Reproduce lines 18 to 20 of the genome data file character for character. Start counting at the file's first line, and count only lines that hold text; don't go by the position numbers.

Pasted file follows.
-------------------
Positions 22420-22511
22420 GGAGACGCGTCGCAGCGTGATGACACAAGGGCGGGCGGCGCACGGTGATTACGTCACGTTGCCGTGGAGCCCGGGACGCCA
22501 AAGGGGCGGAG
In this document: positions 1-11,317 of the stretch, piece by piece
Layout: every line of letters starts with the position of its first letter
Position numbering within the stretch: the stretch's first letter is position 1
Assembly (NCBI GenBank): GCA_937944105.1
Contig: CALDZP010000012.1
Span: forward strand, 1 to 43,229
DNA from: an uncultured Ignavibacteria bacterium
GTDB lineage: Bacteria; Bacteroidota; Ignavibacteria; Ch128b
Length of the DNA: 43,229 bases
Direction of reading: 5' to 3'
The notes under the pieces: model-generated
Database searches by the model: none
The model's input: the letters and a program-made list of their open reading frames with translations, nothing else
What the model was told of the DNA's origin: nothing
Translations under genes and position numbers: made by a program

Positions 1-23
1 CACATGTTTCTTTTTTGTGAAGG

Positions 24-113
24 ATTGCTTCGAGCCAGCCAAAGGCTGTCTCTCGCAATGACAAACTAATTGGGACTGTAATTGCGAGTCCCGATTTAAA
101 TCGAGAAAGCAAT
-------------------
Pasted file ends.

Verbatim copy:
Translations under genes and position numbers: made by a program

Positions 1-23
1 CACATGTTTCTTTTTTGTGAAGG